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New Vog Information Available Online

August 18, 2016, 12:21 PM HST (Updated August 20, 2016, 4:32 PM)
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With stagnant winds present, the plume from Halema‘uma‘u Crater at the summit of Kilauea Volcano, stands straight up, showing off the distant, but bright, full moon. Photo: Michael Poland, US Geological Survey, Hawaiian Volcano Observatory

With stagnant winds present, the plume from Halema‘uma‘u Crater at the summit of Kilauea Volcano, stands straight up, showing off the distant, but bright, full moon. Photo: Michael Poland, US Geological Survey, Hawaiian Volcano Observatory

New informational products about the health hazards of volcanic air pollution—vog—are available through a new interagency partnership.

The site offers comprehensive information and data related to vog and its impacts.

The products include a booklet of frequently asked questions, a brochure and poster about protecting yourself during vog episodes and a web-based “dashboard” that provides comprehensive links to a wide range of vog resources, including vog forecasts and air-quality information.

Vog is the hazy air pollution caused by the volcanic emissions from Kīlauea volcano, which are primarily water vapor (H2O), carbon dioxide (CO2), and sulfur dioxide (SO2) gas.

Kīlauea Volcano, now in its 34th year of nearly continuous eruption, leads to the vog that challenges communities, agriculture, and infrastructure on the Island of Hawai‘i and across the state.

Communities downwind from Kīlauea Volcano’s active vents frequently experience vog as a visible haze or as a sulfurous smell or taste. People exposed to vog report a variety of symptoms, such as eye irritation, coughing, wheezing, sore throats and headaches.

The new products were co-developed by US Geological Survey scientists Tamar Elias and Jeff Sutton at the Hawaiian Volcano Observatory, John Peard and other officials at the Hawai‘i Department of Health, and Claire Horwell from Durham University in the United Kingdom, with participation by Hawaiʻi County Civil Defense and other agencies.

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“The diverse partnership has allowed us to develop new, consistent products that more fully address the needs of the community,” Peard.

“The products offer advice on vog protection measures, such as staying indoors, limiting physical activity, and staying hydrated when vog levels are high,”said Horwell. “Providing relevant, up-to-date information to a population living with decades of an ongoing volcanic eruption may help people to better cope with the frequent vog conditions.”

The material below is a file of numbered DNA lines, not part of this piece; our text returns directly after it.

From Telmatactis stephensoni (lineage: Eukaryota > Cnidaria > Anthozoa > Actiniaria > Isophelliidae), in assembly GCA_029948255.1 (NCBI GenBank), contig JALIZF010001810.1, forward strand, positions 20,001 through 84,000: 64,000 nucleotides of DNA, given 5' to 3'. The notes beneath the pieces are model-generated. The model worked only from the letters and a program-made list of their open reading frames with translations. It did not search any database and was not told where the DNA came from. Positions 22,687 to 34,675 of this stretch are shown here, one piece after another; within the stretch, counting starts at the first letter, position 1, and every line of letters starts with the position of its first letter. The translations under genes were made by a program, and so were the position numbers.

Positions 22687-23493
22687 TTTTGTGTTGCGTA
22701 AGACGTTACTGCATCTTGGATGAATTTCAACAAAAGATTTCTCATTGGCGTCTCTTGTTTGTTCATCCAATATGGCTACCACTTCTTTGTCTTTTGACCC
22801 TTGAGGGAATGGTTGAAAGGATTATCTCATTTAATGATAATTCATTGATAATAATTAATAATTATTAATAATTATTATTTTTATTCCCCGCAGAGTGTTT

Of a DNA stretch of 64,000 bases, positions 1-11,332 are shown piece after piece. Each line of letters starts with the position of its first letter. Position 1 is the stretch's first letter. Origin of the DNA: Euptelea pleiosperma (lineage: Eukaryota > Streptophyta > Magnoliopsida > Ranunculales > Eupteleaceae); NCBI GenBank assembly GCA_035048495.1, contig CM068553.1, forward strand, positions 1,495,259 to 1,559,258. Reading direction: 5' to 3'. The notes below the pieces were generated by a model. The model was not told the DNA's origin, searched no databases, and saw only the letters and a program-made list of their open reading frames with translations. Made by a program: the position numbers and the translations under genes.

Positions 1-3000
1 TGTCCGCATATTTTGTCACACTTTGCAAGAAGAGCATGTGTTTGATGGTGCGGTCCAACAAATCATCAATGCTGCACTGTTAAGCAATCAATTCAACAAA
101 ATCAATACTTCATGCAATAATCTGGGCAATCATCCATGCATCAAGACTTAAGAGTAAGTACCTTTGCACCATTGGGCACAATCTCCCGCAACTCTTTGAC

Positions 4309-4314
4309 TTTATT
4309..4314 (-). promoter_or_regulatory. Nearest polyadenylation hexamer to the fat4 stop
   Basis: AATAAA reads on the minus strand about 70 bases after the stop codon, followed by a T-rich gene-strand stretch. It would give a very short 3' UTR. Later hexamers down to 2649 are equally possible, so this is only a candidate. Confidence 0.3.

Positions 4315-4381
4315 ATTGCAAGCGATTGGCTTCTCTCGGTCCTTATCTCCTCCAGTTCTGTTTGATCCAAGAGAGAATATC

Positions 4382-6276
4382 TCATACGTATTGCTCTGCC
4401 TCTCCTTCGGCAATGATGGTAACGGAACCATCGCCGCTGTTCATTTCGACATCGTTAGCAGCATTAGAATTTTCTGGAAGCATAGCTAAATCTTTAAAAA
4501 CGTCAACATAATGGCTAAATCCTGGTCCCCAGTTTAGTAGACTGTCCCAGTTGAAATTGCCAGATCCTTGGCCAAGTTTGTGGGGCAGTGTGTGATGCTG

The new, mobile-friendly vog dashboard is hosted by the International Volcanic Health Hazard Network, a clearinghouse for information on the health impacts of volcanic eruptions. All of the new Hawaiʻi vog products are available online, and are accessible through the dashboard.

Scientists at USGS HVO regularly monitor the quantity and composition of gases released from Kīlauea. Among other things, HVO data are used as input for vog models that forecast the volcanic plume dispersion and vog locations.

Horwell’s previous study in 2015 investigated how Hawaiian communities perceive vog, how they protect themselves, and their preferences for receiving advice. The results from the study support the need for consistent online advice from all federal, state and local agencies; increased access to web- and non-web-based information on vog exposure and protection; and updated guidance on how to access resources about vog. HVO’s long involvement in vog studies, coupled with the community studies about perception and needs, led to the development of the new vog informational products.

The new products include a booklet of frequently asked questions, a brochure and poster about protecting yourself during vog episodes and the web-based Hawaii Interagency Vog Information Dashboard that provides comprehensive links to a wide range of vog resources:

USGS Hawaiian Volcano Observatory geochemist measuring gases released from Kïlauea with a Fourier transform infrared (FTIR) spectrometer, an instrument that detects gas compositions on the basis of absorbed infrared light. Photo: Janet Babb, US Geological Survey, Hawaiian Volcano Observatory

USGS Hawaiian Volcano Observatory geochemist measuring gases released from Kïlauea with a Fourier transform infrared (FTIR) spectrometer, an instrument that detects gas compositions on the basis of absorbed infrared light. Photo: Janet Babb, US Geological Survey, Hawaiian Volcano Observatory

What is vog? Description of vog and links to factsheets
Vog and wind forecasts Links to the VMAP vog and NWS wind forecast models
Current air quality Links to real time SO2 and particulate monitoring data
Vog fact sheets Links to the Interagency and USGS fact sheets
Health effects of vog Description of potential health effects of vog exposure
Protect yourself from vog How to protect yourself from vog exposure
Plants and agriculture Effects of vog on plants and agricultureWater
Catchment systems Advice on maintaining water catchment systems
Air purifier information Cleaning the air in your home
Space-based data and images Satellite data on SO2 and particles
Advice for visitors to Hawai‘i Links to National Park Service pages
Scientific literature Relevant articles and publications on vog

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